In a surprising turn of events, Rock Island County and Cordova find themselves owing more than $500,000 in taxes to the nearby 3M plant. This is despite the state’s claims that the plant polluted the surrounding water. The Illinois Property Tax Appeal Board has concluded that the land on which the 3M plant sits was improperly assessed, resulting in a refund of four years’ worth of property taxes. It is worth noting that the 3M plant is currently facing a lawsuit from the Illinois attorney general, alleging that the company manufactured and dumped dangerous chemicals into the water.
During a recent City Council meeting in Cordova, Mayor James Boone refrained from commenting on the issue, citing ongoing litigation between 3M and the Environmental Protection Agency (EPA). This meeting marked the first time the council convened since the state’s lawsuit against 3M was announced.
In March, the state of Illinois filed a lawsuit against 3M’s Cordova facility, accusing the company of manufacturing and improperly disposing of hazardous synthetic chemicals, known as PFAS. The Illinois attorney general claims that these chemicals have been detected in the Mississippi River, groundwater, and nearby residential wells. Nevertheless, 3M vehemently denies these allegations.
The repercussions of the lawsuit extend beyond Cordova. Rock Island County, Port Byron Township, and nearby school districts are also required to reimburse 3M for the taxes they collected from 2017 to 2020. The Illinois Property Tax Appeal Board ruled that the 3M plant’s land was wrongly assessed, resulting in a refund of over $500,000. It is ironic that the state is accusing 3M of polluting the water while simultaneously owing them money.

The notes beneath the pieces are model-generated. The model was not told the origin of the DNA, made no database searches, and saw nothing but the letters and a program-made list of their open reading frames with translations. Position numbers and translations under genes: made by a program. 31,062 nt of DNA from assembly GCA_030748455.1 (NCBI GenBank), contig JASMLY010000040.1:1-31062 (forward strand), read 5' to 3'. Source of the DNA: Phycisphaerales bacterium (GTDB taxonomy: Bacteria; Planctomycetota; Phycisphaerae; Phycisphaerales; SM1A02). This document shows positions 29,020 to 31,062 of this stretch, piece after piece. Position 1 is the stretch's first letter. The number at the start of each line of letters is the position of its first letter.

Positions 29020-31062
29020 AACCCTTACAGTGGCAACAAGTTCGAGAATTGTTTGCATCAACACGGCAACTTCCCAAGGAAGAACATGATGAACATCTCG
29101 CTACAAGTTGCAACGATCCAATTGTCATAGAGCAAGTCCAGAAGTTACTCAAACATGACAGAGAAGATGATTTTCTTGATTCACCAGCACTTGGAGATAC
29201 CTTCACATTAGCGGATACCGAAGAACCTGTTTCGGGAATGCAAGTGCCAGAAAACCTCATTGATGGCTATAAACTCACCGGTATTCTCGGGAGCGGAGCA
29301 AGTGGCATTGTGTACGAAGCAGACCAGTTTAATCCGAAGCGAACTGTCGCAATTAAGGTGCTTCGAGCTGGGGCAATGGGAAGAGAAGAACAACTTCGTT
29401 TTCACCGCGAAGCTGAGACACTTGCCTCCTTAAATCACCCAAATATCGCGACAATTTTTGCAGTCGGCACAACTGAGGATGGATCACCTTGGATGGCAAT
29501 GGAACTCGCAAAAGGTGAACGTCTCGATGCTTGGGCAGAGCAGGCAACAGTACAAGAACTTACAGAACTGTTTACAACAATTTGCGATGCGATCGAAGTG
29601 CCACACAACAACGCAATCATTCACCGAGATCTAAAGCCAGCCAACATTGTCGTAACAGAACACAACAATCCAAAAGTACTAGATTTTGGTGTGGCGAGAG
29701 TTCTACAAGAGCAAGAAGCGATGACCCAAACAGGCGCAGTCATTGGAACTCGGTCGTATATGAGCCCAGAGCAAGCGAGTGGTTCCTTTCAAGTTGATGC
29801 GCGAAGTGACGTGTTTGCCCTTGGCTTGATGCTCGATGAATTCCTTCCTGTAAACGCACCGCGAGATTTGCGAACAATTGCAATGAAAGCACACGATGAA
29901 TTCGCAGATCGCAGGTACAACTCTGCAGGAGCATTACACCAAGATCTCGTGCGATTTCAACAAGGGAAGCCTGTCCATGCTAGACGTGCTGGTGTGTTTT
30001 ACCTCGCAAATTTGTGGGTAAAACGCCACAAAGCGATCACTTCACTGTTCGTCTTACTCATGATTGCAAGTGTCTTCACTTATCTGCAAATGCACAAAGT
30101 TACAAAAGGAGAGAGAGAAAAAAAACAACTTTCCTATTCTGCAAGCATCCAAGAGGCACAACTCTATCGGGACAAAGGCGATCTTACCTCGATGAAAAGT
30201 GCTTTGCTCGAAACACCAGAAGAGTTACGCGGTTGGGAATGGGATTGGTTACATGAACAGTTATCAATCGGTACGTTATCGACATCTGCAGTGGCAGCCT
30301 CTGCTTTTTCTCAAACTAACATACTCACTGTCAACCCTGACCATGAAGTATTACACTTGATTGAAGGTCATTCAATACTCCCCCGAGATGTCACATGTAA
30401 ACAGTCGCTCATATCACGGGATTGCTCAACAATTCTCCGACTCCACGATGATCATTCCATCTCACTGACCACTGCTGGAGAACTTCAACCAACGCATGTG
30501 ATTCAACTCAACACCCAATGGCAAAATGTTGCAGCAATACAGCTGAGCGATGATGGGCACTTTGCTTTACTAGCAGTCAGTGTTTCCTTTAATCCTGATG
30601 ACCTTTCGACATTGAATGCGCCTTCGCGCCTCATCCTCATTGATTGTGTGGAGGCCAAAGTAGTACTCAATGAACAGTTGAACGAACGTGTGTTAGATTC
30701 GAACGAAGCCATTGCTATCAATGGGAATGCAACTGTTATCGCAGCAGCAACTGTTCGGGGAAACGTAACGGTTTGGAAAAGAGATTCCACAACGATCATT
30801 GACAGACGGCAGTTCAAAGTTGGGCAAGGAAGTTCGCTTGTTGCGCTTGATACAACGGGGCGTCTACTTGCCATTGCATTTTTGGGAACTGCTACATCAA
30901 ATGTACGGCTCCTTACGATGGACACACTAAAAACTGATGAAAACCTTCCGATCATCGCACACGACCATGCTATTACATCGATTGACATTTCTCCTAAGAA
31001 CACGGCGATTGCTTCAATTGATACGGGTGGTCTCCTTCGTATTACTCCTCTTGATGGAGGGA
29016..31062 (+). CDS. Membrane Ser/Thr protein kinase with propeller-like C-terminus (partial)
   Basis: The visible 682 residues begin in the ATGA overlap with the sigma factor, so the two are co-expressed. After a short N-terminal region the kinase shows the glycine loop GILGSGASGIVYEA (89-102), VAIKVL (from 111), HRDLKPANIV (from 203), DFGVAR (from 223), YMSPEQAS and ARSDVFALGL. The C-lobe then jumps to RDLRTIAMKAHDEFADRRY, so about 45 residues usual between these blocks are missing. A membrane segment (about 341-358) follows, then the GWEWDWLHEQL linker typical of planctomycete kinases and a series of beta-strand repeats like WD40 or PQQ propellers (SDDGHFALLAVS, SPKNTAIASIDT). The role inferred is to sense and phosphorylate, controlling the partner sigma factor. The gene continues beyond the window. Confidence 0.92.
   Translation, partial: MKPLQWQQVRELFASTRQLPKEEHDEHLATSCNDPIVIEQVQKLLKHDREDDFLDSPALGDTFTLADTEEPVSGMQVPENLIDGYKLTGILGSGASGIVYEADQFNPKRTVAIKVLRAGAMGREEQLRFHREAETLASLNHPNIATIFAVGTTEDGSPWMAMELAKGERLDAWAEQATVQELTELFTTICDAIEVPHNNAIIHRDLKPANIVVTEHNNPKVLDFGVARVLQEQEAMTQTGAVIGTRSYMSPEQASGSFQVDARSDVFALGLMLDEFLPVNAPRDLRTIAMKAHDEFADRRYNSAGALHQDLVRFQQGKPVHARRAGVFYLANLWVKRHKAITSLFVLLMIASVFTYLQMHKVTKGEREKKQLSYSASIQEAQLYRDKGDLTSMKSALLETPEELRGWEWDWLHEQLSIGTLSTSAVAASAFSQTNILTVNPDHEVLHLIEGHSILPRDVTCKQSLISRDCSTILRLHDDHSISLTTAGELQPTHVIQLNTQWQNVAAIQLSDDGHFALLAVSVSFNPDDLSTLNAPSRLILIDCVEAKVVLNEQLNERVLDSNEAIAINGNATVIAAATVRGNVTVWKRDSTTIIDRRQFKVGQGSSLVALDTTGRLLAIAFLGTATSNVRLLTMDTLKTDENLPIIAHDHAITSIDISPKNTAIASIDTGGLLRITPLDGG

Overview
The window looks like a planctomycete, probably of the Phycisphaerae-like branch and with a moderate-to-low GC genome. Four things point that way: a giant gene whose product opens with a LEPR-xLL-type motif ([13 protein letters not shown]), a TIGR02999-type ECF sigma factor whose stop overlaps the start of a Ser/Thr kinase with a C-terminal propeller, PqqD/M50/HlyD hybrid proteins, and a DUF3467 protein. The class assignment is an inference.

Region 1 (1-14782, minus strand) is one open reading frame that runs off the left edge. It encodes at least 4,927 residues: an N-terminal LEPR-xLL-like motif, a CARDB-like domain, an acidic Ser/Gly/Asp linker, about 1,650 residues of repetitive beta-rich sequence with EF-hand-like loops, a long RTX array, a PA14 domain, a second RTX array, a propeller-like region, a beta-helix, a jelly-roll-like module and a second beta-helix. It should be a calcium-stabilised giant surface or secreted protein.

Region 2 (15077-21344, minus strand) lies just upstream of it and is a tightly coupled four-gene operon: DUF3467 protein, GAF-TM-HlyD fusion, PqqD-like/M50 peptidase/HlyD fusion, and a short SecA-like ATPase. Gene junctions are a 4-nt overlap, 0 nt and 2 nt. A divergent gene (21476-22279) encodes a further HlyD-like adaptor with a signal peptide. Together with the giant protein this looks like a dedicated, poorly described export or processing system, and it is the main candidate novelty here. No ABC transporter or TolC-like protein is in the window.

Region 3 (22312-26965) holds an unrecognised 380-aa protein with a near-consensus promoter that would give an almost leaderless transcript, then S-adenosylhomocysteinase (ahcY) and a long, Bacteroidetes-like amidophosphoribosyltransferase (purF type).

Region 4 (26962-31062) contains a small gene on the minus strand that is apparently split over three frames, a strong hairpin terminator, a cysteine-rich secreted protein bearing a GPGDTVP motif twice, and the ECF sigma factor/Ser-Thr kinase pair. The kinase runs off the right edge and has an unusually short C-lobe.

When asked for a comment on the tax issue, Cordova Township remained silent, mirroring the stance taken by the city. It is important to note that multiple entities are affected by the tax refund. According to the Rock Island County Treasurer’s Office, a total of 10 different organizations must repay 3M, including Rock Island County, the Cordova Fire Protection District, and the Erie School District. As of April 4th, roughly half of the owed amount had already been returned to 3M.
This tax issue should not be confused with the ongoing lawsuit involving pollution. The lawsuit is a separate matter, and the city of Cordova is not involved in it. However, residents of Cordova express concerns about the safety and quality of their drinking water. They feel left in the dark and were hopeful that the City Council meeting would address their worries. Unfortunately, it remains uncertain if and when the council will address these concerns.
In other news related to Cordova, an update regarding an incident from a week ago was also discussed during the City Council meeting. A man was trapped in a trench for more than three hours on Second Street South. However, there has been no further information on the incident. The city declined to comment on what is being referred to as a “maintenance incident.” The man was eventually rescued from the trench and transported by ambulance. Details regarding the reason for his presence in the trench and his current condition are still unknown.
In conclusion, Rock Island County and Cordova find themselves in the unusual situation of owing over $500,000 in improperly assessed taxes to the 3M plant. Despite allegations that the plant polluted the surrounding water, the Illinois Property Tax Appeal Board ruled that the land was incorrectly assessed, resulting in a refund. Multiple entities, including school districts and fire protection districts, are also required to repay 3M. This issue is separate from the ongoing lawsuit filed against the company. Residents of Cordova are concerned about the safety of their drinking water and hope for transparency from the City Council.